-  Boring resident receives second highest military honor 47 years later

by: OUTLOOK PHOTO: JIM CLARK - Wayne Swanson was awarded a Purple Heart for military merit after a combat injury on Sept. 16, 1966. The Purple Heart is the second highest meritorious award presented to members of the armed forces.

It’s been said that good news travels fast.

But 47 years doesn’t seem very quick.

“It’s an honor I never thought I would see,” said Wayne Swanson, referring to the Purple Heart he recently received for military merit in Vietnam. “It’s quite an honor to be recognized this way.”

Swanson, 69, was wounded by shrapnel on Sept. 16, 1966, suffering an injury he declines to discuss but one he says continues to impact his life. He served as a helicopter gunner from March 1966 to April 1967 and was discharged without any knowledge he had been awarded the second highest honor presented to a member of the armed forces.

So what took so long?

Swanson grew up in East County. After graduating from Gresham High School in 1962, he found himself in the Army under the employ of Uncle Sam. It was during one of his 40 combat missions where he caught the shrapnel that earned him the meritorious award.

“It happened late in the afternoon,” he said. “There was a medic who taped me up, but when we got back, I went to the infirmary and they treated me. I was back flying the next day.”

Swanson was honorably discharge in 1971. He returned home and became a firefighter in Portland. But adjusting to civilian life wasn’t easy, he said, given the climate of public sentiment toward Vietnam veterans at the time.

“There was a girl I had been dating and on our third date, she asked if I’d been in Vietnam,” Swanson recalled. “When I told her ‘yes,’ she told me to take her home. After that, she didn’t return my calls. A lot of us just didn’t tell people we were over there.”

Swanson retired from Portland Fire in 2001 after 28 years with the department. Unable to afford the self-pay health insurance option for retirees, he found himself without medical benefits until he became eligible for Medicare nearly five years ago.

“I was fortunate to not have any big problems,” Swanson said. “My health insurance was ‘don’t get sick.’”

In October 2010, to cope with what he concluded was post-traumatic stress disorder (PTSD), Swanson began restoring antique hot rods in the shop behind his home in Boring. Last year, he and his friend Dana Price, an Iraq war veteran, rebuilt a 1924 Studebaker roadster with the intention of creating a tribute car for veterans. The pair have traveled to numerous car shows, offering veterans a Sharpie and space on the car’s body for their signature. by: OUTLOOK FILE PHOTO - To cope with his post-traumatic stress disorder, Swanson began restoring hot rods in 2010. Last year, he and an Iraq war veteran rolled out their restored roadster, which they take to car shows for other veterans to sign. Swanson estimates there are more than 500 signatures on the body and soft-top of the car.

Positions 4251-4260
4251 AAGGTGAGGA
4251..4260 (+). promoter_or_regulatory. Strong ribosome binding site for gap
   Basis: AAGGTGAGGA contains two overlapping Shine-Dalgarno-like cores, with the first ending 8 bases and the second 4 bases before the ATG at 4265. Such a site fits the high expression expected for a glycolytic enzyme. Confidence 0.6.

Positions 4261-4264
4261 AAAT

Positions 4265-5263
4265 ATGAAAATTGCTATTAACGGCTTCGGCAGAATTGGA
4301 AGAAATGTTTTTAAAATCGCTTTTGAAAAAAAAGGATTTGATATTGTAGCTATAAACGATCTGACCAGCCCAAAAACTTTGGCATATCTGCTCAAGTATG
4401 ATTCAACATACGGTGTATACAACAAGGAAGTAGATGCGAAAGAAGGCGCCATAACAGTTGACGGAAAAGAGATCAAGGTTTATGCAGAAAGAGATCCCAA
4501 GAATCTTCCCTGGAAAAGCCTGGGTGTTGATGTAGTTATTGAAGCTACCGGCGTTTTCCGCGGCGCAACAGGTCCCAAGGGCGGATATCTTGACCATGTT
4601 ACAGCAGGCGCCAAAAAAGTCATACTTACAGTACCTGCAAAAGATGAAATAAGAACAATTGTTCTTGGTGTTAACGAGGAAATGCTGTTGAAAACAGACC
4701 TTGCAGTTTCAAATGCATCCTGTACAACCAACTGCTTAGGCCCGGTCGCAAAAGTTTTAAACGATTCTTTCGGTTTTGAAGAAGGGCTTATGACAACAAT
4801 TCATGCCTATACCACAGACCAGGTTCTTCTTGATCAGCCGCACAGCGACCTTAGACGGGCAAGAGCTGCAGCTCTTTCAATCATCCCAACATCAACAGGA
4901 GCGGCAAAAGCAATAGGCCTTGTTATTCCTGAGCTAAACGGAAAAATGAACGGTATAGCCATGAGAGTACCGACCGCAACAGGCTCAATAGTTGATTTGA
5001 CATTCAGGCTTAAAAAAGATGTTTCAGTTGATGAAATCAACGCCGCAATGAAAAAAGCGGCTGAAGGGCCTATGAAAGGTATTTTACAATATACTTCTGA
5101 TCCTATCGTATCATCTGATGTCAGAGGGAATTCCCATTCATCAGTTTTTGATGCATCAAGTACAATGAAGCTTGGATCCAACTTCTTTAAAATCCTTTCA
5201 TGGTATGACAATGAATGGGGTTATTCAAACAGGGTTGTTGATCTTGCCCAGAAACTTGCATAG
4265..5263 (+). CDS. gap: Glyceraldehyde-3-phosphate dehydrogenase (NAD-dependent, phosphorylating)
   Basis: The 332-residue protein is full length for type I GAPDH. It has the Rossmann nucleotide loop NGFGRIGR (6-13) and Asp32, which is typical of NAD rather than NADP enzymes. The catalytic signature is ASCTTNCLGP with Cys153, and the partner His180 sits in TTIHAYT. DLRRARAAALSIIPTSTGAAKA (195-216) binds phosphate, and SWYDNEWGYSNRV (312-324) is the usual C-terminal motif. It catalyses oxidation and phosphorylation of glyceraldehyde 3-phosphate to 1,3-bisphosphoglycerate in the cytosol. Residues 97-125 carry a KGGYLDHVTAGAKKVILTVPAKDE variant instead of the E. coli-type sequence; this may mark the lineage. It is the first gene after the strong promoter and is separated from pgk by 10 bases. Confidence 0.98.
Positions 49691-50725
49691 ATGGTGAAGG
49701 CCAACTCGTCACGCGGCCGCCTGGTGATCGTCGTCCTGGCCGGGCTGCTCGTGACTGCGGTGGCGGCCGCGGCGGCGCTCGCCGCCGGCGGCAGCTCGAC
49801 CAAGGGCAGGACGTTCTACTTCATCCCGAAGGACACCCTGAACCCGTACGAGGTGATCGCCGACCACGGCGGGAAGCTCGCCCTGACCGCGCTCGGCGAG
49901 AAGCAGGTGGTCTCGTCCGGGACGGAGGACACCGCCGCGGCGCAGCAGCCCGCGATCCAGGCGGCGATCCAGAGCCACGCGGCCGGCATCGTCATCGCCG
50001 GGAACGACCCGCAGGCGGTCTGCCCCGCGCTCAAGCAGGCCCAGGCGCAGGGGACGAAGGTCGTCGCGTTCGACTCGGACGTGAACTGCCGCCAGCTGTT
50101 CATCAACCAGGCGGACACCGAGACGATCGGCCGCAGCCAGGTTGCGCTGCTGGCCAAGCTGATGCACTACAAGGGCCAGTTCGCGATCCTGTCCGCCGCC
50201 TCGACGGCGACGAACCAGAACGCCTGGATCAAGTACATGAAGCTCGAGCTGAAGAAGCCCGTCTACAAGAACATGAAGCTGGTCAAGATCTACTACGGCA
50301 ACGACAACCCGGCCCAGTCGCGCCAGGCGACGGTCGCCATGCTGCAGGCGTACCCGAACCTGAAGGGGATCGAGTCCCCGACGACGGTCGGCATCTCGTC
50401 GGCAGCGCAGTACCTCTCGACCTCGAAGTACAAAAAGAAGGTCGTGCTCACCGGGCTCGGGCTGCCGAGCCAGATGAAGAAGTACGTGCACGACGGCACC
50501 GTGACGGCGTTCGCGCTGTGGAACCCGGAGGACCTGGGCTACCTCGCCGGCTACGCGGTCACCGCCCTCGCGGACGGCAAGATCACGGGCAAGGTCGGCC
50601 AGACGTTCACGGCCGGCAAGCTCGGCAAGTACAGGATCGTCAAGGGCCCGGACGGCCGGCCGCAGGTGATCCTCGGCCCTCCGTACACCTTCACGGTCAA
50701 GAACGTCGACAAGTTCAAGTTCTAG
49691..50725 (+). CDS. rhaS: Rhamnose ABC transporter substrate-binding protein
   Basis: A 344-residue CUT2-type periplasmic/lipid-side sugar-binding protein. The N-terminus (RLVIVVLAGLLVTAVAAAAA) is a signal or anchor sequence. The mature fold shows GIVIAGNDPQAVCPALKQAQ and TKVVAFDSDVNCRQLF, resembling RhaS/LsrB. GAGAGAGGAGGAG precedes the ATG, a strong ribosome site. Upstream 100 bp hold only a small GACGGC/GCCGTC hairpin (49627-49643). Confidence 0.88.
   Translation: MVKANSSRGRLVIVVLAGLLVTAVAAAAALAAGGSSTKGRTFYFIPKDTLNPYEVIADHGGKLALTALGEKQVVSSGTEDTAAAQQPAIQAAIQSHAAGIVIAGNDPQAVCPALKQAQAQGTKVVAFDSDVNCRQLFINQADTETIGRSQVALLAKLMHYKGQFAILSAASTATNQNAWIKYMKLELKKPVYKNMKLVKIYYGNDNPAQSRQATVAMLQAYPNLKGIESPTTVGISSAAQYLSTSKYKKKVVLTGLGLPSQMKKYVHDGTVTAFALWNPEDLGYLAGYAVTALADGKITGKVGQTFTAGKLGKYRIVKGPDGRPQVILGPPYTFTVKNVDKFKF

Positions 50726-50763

“There’s probably 500 or more names on that car,” Swanson said.

In early 2013, after the prompting of several friends, Swanson decided to sign up for VA benefits and embarked on the tedious process of evaluations to determine his eligibility.

“I went to a psychiatrist in May to see if I had PTSD, and the doctor said, ‘Oh, you have a Purple Heart,’” Swanson said. “I said, ‘No, I don’t,’ and he said, ‘Yes you do. It’s here in your records.’ I told him, ‘I don’t have my records. Let me see that.’”

by: OUTLOOK PHOTO: JIM CLARK - Swanson was a firefighter with Portland for 28 years before retiring in 2001. He had no medical benefits for nearly 10 years, saying his health insurance was 'don't get sick.' Swanson laughs recalling the irony of being told by the VA that he needed to send a written request, requesting an official VA request form for his service records. He also was told it could take nearly a year before his records would be sent. Eventually, he cut to the chase and ended up at the VA office in downtown Portland. Two hours later, he emerged with a copy of his records and sure enough, documentation of his Purple Heart. He promptly applied to have the medal sent to him.

Swanson received his Purple Heart via the mail in February. He had the option to travel to Washington, D.C., for a formal presentation, but declined.

Turns out, Swanson’s experience with an unknown meritorious service award is not unique. More and more veterans are learning that they have medals coming to them that weren’t documented on their discharge papers (a DD-214).

“You hear about it all the time,” said Val Shaull, past commander for the Gresham United VFW Post No. 180 and a Vietnam veteran himself. “It’s in the paper every day — somebody gets a Silver Star or Purple Heart decades after their discharge. For a lot of us, when we got out, it was ‘Bye!’ It’s probably because the paperwork just wasn’t filed by the time they got out.”

According to Shaull, a veteran’s DD-214 is the most valuable document he or she possesses. The form is not only proof of military service, but also the basis for what level of benefits a veteran is entitled to through the VA.

The information on a DD-214, and its accuracy, is the key to veterans benefits, Shaull said, which range from health care and medications to life insurance and educational reimbursement. But acquiring them is not automatic.

“You’ve got to get your name in the system,” Swanson said. “Every county has a veterans advocate — start with them. There are lots of benefits out there for veterans, but you’ve got to get in the system. All it takes is one phone call.”

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